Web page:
Getting Saved in America: Taiwanese Immigration and Religious Experience

Getting Saved in America: Taiwanese Immigration and Religious Experience

Getting Saved in America: Taiwanese Immigration and Religious Experience

Getting Saved in America: Taiwanese Immigration and Religious Experience

Synopsis

What does becoming American have to do with becoming religious? Many immigrants become more religious after coming to the United States. Taiwanese are no different. Like many Asian immigrants to the United States, Taiwanese frequently convert to Christianity after immigrating. But Americanization is more than simply a process of Christianization. Most Taiwanese American Buddhists also say they converted only after arriving in the United States even though Buddhism is a part of Taiwan's dominant religion. By examining the experiences of Christian and Buddhist Taiwanese Americans, Getting Saved in America tells "a story of how people become religious by becoming American, and how people become American by becoming religious."


Carolyn Chen argues that many Taiwanese immigrants deal with the challenges of becoming American by becoming religious. Based on in-depth interviews with Taiwanese American Christians and Buddhists, and extensive ethnographic fieldwork at a Taiwanese Buddhist temple and a Taiwanese Christian church in Southern California, Getting Saved in America is the first book to compare how two religions influence the experiences of one immigrant group. By showing how religion transforms many immigrants into Americans, it sheds new light on the question of how immigrants become American.

Excerpt

What is it about going to the United States that
makes people religious?
Question posed to me by Mrs. Chou,
a woman in Taiwan

THIS BOOK TELLS A STORY of how people become religious by becoming American. The idea for this study developed several years ago during a conversation that I had in Taipei, Taiwan with a lively middle-aged woman named Mrs. Chou. Seeing that I was from the United States, she asked me a question about her neighbor, Mr. Ting, who had immigrated with his family to the United States five years ago, but returned to Taiwan for prolonged visits. After immigrating to the United States, Mr. Ting converted to evangelical Christianity, much to the chagrin of his extended family. With much animation, Mrs. Chou recounted to me how after returning to Taiwan, Mr. Ting promptly went through his entire house and cleared it of any remnants of what he called “idolatry.” The first thing he did was to dismantle the family altar, remove the ancestral tablet, and replace it with a plaque that reads, “Christ is the Lord of this house.” He also removed popular Taiwanese religious icons from his home, such as statues of Kuan Yin Bodhisattva, Ma-tsu, and Maitreya Buddha, as well as books on Chinese astrology and martial arts. He then had a Christian pastor come and exorcise the house of evil spirits. Whenever Mr. Ting returns from the United States, Mrs. Chou hears people who are gathered in his home singing hymns. Mr. Ting frequently talks to Mrs. Chou about Christianity and invites her to attend church. Mrs. Chou knows a few Christians in Taiwan but according to her they are not like Mr. Ting. They keep their religion to themselves. “Mr. Ting has become a totally different man,” Mrs. Chou told me and then asked, “What is it about going to the United States that makes people become religious?”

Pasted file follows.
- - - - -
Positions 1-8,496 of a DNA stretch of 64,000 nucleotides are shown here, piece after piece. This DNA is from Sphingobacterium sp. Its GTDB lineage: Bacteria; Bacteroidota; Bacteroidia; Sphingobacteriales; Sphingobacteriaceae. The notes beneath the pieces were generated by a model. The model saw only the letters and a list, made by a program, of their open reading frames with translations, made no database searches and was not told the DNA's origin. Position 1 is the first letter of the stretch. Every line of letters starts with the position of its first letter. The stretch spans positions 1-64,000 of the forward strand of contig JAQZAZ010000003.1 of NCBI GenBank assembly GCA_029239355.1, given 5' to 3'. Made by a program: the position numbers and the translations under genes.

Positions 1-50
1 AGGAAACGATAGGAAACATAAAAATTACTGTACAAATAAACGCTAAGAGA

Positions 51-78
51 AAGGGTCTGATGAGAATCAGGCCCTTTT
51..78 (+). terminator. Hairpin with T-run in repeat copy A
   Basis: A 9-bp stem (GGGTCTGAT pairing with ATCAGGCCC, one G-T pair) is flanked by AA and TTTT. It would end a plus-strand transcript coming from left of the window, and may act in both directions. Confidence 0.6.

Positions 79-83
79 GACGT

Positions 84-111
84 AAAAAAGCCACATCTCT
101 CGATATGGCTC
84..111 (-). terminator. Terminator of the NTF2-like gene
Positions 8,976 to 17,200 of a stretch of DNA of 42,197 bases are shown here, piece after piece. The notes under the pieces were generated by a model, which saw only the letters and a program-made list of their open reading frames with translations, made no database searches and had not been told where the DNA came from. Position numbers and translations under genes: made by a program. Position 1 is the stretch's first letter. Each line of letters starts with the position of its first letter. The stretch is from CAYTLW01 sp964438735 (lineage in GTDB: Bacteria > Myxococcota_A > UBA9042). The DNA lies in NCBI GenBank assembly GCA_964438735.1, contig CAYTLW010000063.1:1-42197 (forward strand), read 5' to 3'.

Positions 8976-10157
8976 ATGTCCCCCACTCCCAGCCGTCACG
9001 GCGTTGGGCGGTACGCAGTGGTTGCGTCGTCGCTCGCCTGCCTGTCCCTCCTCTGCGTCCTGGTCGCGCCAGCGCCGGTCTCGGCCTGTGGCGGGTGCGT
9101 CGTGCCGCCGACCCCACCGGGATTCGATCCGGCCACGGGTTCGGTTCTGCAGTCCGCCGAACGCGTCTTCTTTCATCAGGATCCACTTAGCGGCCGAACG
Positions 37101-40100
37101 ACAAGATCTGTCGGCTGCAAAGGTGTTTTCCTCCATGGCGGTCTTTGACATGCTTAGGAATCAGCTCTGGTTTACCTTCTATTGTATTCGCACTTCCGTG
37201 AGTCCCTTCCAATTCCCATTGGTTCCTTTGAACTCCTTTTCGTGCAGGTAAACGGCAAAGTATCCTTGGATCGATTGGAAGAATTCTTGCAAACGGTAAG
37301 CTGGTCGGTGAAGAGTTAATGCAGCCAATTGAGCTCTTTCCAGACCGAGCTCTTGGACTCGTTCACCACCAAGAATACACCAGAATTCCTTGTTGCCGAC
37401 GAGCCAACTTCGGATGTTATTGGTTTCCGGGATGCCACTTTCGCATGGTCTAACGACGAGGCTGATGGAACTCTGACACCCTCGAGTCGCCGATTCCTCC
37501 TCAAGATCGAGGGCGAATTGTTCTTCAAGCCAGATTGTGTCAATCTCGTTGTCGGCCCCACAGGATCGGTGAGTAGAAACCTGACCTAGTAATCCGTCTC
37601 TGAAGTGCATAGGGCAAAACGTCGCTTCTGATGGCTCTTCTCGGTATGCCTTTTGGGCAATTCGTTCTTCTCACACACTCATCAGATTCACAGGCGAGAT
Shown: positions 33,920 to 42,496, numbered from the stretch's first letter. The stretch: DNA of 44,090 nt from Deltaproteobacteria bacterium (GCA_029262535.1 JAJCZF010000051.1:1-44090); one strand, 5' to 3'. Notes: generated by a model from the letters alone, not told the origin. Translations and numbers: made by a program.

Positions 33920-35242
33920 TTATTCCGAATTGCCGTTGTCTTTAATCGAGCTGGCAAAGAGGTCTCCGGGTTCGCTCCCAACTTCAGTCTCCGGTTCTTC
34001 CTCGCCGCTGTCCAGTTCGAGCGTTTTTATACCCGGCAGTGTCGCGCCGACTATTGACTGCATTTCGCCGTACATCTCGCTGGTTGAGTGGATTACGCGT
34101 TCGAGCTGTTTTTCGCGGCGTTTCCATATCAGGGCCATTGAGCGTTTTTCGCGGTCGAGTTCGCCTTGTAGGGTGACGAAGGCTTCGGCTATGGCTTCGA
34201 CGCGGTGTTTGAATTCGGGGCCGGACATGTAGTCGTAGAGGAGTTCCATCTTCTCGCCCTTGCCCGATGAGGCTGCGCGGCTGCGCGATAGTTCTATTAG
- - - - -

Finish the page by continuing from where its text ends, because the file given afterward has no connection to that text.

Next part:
A look at the number of Taiwanese Christians in the United States clearly shows that Mr. Ting is not an isolated case. In Taiwan, Christians

I have given pseudonyms to protect the identity of the institutions and individuals that
participated in my research.

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